Salmond to set his case for independence in Melrose

Scotland’s former First Minister Alex Salmond is expected to pledge to work “side by side” with his successor’s government in the drive toward a second independence referendum when he speaks in Melrose next month.

By Paul Kelly
Thursday, 30th June 2022, 3:34 pm
Updated Thursday, 30th June 2022, 3:34 pm
Alex Salmond will launch the "Wee Alba Book" in Melrose on Sunday, July 10. Photo: John Devlin.
Alex Salmond will launch the "Wee Alba Book" in Melrose on Sunday, July 10. Photo: John Devlin.

Current First Minister Nicola Sturgeon this week proposed October 19, 2023, as the date for a second vote.

Ms Sturgeon has written to the Prime Minister Boris Johnson to ask for formal consent for the vote to be held.

But she has pledged to press on with the plan if this was not granted by the UK government.

With the drive towards another independence vote very much on the agenda, Mr Salmond and senior members of his Alba party are to launch the ‘Wee Alba Book’ at the Corn Exchange in Melrose on the afternoon and into the evening of Sunday, July 10.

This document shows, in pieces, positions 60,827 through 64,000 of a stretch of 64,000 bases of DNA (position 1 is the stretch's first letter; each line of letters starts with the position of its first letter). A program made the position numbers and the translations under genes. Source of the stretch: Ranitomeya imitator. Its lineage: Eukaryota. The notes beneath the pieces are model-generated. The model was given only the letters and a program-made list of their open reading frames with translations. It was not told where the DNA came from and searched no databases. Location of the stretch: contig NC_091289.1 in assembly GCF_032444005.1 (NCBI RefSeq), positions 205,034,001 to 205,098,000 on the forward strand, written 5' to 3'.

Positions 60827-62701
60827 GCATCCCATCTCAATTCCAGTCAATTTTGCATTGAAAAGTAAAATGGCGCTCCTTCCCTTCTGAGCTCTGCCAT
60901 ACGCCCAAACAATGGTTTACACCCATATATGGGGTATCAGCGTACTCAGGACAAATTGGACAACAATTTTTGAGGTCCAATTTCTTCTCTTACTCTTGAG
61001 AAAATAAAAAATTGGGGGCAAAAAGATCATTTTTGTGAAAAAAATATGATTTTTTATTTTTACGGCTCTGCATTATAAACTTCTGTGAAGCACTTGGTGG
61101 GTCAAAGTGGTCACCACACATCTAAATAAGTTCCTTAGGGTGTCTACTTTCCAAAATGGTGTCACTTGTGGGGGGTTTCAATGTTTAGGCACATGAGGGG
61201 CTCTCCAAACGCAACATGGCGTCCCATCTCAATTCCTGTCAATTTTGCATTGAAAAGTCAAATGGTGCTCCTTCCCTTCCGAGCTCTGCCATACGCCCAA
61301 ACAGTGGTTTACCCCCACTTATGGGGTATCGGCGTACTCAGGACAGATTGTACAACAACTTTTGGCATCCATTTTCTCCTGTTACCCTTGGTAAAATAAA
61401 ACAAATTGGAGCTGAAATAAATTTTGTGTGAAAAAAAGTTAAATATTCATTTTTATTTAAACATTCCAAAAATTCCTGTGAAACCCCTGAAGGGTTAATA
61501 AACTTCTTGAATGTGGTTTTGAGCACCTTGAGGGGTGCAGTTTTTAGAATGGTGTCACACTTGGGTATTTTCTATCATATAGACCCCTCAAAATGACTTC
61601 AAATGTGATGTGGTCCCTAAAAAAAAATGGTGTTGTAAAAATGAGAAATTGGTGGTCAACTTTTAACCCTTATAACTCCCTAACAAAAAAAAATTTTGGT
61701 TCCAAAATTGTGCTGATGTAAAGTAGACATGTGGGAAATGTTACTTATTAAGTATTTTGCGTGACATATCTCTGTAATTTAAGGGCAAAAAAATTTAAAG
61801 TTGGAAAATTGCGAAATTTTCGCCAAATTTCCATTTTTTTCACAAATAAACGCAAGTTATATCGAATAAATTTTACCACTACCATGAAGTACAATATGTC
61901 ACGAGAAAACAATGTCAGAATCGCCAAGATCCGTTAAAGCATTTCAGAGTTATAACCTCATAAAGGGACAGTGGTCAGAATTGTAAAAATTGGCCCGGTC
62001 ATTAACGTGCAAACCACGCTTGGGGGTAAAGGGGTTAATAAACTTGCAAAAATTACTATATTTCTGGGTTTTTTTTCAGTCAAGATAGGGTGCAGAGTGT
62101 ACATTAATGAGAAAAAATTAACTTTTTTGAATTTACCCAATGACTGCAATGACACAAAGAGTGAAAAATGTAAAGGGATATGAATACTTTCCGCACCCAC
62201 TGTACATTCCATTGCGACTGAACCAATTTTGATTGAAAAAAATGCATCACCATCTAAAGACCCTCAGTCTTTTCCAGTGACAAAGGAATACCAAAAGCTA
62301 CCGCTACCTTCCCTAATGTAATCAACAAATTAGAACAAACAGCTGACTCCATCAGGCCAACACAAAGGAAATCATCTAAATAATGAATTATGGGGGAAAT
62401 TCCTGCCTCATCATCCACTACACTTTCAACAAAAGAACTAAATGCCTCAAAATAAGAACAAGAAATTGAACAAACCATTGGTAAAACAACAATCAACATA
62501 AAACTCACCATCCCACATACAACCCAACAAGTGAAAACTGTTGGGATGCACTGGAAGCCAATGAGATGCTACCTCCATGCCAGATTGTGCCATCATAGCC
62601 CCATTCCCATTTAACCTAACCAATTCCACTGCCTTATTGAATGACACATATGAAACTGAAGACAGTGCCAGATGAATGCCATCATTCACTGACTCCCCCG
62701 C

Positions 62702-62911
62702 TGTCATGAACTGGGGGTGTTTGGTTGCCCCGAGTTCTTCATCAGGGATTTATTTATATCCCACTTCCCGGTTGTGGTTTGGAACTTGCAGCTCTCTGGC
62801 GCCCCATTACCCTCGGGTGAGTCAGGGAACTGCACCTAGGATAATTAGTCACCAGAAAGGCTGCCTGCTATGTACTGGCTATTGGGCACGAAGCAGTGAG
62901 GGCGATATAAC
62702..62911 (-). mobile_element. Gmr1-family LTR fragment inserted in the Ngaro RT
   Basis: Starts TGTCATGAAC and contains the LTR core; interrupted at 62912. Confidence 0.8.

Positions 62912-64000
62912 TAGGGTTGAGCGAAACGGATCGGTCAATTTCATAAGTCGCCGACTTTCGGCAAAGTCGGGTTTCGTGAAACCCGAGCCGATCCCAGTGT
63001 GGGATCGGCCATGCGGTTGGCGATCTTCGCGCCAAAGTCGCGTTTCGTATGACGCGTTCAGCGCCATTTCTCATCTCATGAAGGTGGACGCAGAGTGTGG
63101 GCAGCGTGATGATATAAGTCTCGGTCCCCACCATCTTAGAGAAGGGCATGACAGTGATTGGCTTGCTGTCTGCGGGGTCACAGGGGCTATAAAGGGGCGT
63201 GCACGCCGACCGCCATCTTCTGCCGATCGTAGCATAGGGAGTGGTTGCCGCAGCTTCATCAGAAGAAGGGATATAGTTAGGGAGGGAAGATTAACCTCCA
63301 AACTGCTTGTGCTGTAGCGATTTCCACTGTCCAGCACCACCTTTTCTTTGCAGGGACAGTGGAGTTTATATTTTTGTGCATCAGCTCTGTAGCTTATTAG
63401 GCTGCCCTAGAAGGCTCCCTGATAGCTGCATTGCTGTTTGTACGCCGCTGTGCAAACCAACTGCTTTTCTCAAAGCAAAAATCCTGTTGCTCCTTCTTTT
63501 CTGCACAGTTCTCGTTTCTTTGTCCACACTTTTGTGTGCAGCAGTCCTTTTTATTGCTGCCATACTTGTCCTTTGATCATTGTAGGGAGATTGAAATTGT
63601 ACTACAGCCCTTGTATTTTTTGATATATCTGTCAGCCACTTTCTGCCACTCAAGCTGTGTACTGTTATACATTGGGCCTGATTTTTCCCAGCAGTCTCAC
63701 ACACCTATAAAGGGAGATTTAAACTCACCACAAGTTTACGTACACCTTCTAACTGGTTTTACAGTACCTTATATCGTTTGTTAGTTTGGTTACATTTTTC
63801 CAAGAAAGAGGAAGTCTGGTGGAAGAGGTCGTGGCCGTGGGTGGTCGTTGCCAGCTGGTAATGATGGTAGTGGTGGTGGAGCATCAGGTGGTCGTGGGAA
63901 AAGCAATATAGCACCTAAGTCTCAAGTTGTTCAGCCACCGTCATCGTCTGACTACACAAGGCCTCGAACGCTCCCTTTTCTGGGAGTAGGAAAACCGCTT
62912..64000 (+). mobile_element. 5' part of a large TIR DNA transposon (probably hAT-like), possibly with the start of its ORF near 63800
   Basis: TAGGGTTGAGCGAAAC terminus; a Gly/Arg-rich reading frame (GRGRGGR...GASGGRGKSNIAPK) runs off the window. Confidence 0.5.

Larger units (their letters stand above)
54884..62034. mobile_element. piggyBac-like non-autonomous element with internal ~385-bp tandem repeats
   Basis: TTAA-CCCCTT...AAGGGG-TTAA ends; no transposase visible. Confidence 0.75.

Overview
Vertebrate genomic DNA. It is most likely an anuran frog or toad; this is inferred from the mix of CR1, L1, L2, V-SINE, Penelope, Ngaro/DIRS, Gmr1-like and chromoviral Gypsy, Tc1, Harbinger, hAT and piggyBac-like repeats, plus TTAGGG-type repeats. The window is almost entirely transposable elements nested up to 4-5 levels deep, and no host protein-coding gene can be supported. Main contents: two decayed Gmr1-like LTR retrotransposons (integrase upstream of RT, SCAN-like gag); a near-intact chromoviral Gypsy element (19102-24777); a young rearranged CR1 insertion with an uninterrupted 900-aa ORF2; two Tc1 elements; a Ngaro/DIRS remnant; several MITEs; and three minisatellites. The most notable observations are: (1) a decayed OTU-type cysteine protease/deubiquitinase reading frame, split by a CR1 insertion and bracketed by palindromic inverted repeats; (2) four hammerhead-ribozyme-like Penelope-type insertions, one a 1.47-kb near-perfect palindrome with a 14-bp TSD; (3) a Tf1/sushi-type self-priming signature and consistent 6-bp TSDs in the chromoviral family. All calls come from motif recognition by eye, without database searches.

The 48-page book presents a concise case for independence in its 48 pages.

The event is set to start at 4pm and will lead on to a gathering and a ceilidh for Alba members and supporters with the public also invited to attend a question and answer session.

Alba party spokesperson Dr Andrew Docherty said: “The leader will commit to working side by side with the Sturgeon government on the independence agenda. This is the beginning of a national debate being held here in the Borders.”

Mr Salmond, First Minister between 2007 and 2014, this week called for ‘clarity’ on the route to a second referendum.

He said: “The first question on independence is not its desirability but it’s achievability.

“That’s why we now need total clarity from the First Minister on Scotland’s route to independence.”

Ms Sturgeon has stated that any referendum would need to be “indisputably lawful” and constitutional – with the Supreme Court being asked to rule on whether the Scottish government has the power to hold a vote without UK government approval.

In response the UK government said it would examine the First Minister’s proposals, but stressed that its position that “now is not the time” for another referendum had not changed.